Moving Across the Country, Why I Did It


I’m a firm believer that in order to change or improve with anything in life you need to be a bit uncomfortable. I can probably trace that sentiment back to skating somehow, but in some twisted way it has found its way into my everyday life. In order to get a new jump, I would have to fall a million times. If I wanted to get in shape for a program, I'd have to push myself to a point where I was physically uncomfortable, but eventually it all paid off. Challenging myself, and expecting improvement is all I really know. It’s how I solve all of my problems, and after seven years, I found myself with a huge problem. I was unhappy, and had no way to fix it anymore. California wasn’t giving me much in life, and I decided it was time for a change. I picked a place on the map, packed up my life and headed back east to Boston. It is a change that not a lot of people understand, and I’m constantly being asked to justify why I moved. The answer is simple though, I needed to make myself happy again, and I needed to do it just because I could. 

I had one of the most stressful years of my life in 2017. My house had been broken into three times in two months, and my space had felt violated ever since then. I could no longer sleep because I was so afraid of my intruder coming back. Every time I came home, I was scared I would find someone inside. I faced a very stressful Olympic season injured. I was being pulled in a million different directions with sponsor obligations and media requests. I was burnt out in life. After my Olympic season came to an end, I went back to California to start the next chapter. I found myself trying to build a new life within the bones of my old one. I would go into the rink and coach on the sessions that I used to train on, and I would watch all of my old training mates continue on with their careers while I sat there well aware that mine had come to an end. I was supremely unhappy, I was miserable if I’m being honest. Nothing felt like it was in my control.  I felt stuck, like I wasn’t moving forward and like I was stuck in my past. I needed a change badly, I just couldn’t feel the way I was feeling anymore, and that is when I started looking for a new home.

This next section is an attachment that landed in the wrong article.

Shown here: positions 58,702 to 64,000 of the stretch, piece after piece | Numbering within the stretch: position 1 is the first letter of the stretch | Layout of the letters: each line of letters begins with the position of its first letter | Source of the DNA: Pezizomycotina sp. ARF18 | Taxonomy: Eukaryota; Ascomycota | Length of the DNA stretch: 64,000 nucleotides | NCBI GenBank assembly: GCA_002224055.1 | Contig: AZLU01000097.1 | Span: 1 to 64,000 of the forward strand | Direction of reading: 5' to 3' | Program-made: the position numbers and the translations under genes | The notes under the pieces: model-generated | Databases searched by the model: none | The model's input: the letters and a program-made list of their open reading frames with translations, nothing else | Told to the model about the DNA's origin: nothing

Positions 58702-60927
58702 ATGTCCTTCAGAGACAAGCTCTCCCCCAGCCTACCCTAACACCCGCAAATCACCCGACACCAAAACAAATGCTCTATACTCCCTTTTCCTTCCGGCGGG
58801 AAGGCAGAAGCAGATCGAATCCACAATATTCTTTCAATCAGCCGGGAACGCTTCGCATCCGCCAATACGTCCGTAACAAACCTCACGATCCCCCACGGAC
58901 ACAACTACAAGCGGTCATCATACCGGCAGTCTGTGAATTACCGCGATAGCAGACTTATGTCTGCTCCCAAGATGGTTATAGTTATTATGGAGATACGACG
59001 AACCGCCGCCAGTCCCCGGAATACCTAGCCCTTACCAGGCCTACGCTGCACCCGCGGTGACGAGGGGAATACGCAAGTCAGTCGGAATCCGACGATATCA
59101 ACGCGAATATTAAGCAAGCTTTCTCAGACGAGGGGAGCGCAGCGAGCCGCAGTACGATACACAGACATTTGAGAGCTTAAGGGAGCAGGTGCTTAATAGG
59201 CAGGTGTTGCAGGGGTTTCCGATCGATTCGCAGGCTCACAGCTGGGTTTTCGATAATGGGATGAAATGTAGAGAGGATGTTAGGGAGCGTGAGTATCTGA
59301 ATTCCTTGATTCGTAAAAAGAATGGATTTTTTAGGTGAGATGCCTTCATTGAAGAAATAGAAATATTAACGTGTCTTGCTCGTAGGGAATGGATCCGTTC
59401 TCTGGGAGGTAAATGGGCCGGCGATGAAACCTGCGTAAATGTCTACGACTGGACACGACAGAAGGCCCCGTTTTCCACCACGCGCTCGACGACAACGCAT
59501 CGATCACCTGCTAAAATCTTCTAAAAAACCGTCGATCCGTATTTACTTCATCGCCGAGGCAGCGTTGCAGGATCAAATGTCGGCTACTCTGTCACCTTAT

I never felt like I belonged in California. I wasn’t ever driven to go out and explore the life that California had to offer. The people weren’t like me, I felt like I didn’t have anything in common with anyone. I was extremely lonely, and felt homesick for a place that I wasn’t sure really existed. Most importantly, California never felt like home. I was always uncomfortable, which is why it was perfect for my skating career. I didn’t connect with the people (no offense to any Californian’s reading this I’m sure you all are great) but not having those people outside of skating was really limiting, and it kept my life so incredibly tied to the sport. Lastly, I was depressed, I was in a deep dark place and I associated that so strongly with my location that I knew I just needed a reset.

I picked a place on the map. Simple as that. I knew I was leaving and I started looking at my options. I knew I wanted a city, but I had ruled out New York because I felt like I was going to get eaten alive there. I thought about Seattle, Chicago, Nashville, even San Francisco, but one day I considered Boston and my whole entire body just relaxed. I had a gut feeling that Boston was my new home, it made sense for some reason. Boston is where I won my world silver medal, it is where I became a member of the Olympic team, two happy memories. The city has always been good to me and I figured it was time I tried it out. I called up a girlfriend who lives close to the city and we started planning right away.